An interesting point is that, in the Hyborian age, when they populate the western edge of Europe and share a border with Aquilonia, which tries to push them further west to colonize new provinces, the Picts show clear Native American influence, in their appearance, dress, armament, manner of conducting wars, and even in the regional names of the new Aquilonian provinces. It's hard to tell whether this is a case of inconsistency on the part of Howard, or a throwback to their earliest origins and savagery, as Hyborian Picts are definitely more primitive and savage than those Kull knew.

Eventually, as Howard describes in "The Hyborian Age", the Picts gain metal-working and armored cavalry, unite under a charismatic and ruthless leader, conquer and destroy the Hyborian kingdoms. However, they are not able to maintain the culture they conquered and are eventually engulfed in the cataclysm which ends the Hyborian Age - though some of them survive into later times.

This previous race sought refuge underground, and over long millennia they evolved into stunted and hideous creatures, who were the initial subjects of tales concerning elves and dwarves. The Picts were in turn displaced by the invading Celts, and they fled northward and interbred with a tribe of 'red haired barbarians,' resulting in a genetic shift toward diminished height. Following subsequent Roman, Breton, and Saxon invasions, the Picts too sought refuge underground, just like the natives they had displaced before.

Howard's descriptions of the later Picts portray them as very small in height, squat and muscular, adept at silent movement, and most of all brutish and uncivilised. They painted themselves with woad, much like the historical Picts, and lived in very large caverns, some natural and some artificially expanded. They had a custom of burning enemy prisoners alive, a ceremony usually presided over by their 'wizards' or priests, whom Howard portrayed as having a twisted philosophy and mindset produced by many years of hatred, in direct opposition to the Pictish warrior-king Bran Mak Morn, who attempted to restore the Picts to their honourable place in the world and drive out the Roman invaders.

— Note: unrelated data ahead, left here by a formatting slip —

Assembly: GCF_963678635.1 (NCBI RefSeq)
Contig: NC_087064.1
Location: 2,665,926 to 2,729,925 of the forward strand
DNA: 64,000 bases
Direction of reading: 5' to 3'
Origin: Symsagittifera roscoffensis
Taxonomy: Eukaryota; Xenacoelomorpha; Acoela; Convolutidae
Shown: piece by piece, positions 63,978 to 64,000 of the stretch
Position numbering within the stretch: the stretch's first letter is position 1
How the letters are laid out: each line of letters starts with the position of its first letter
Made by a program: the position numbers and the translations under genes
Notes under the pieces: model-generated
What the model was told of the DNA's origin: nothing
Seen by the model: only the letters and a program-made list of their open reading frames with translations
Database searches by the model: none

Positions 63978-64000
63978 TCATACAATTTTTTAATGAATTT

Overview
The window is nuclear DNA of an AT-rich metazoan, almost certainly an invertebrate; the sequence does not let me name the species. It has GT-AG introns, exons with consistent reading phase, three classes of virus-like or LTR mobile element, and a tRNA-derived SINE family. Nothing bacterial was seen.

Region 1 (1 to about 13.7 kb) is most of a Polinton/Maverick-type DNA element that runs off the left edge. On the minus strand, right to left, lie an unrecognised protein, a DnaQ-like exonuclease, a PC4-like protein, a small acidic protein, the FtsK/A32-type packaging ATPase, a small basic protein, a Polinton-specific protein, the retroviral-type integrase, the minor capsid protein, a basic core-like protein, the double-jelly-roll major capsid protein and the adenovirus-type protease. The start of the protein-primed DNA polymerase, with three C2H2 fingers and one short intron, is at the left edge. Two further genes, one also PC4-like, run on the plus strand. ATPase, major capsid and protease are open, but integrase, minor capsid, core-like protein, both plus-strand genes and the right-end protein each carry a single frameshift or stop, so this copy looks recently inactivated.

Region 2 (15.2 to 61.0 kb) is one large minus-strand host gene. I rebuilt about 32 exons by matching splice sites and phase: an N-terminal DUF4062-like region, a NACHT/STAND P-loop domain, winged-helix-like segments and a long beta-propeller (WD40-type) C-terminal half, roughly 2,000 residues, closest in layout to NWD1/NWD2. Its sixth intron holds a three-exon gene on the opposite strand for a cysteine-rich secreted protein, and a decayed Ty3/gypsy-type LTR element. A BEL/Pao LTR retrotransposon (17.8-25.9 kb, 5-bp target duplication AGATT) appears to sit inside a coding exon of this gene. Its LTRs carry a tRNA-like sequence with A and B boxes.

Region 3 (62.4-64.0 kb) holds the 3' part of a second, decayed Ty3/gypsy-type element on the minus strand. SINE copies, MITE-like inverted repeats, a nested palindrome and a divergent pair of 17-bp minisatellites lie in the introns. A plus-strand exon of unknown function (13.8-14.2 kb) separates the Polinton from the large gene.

Bran Mak Morn's mindset was very unusual for his time and location, because he favored an alliance of the "native" British populations, including the Picts, Bretons, and Celts, against the Romans, in a setting when each of these tribes fostered an intense hatred and mistrust for all the others. Robert E. Howard also mentions that some warriors among the Picts could assume the forms of wolves, in the manner of werewolves, on their own free will. These Picts were a "race" with whom Howard felt the most affinity, and for this reason they were one of his favorite subjects, despite being almost wholly fictitious and deviating from historical fact.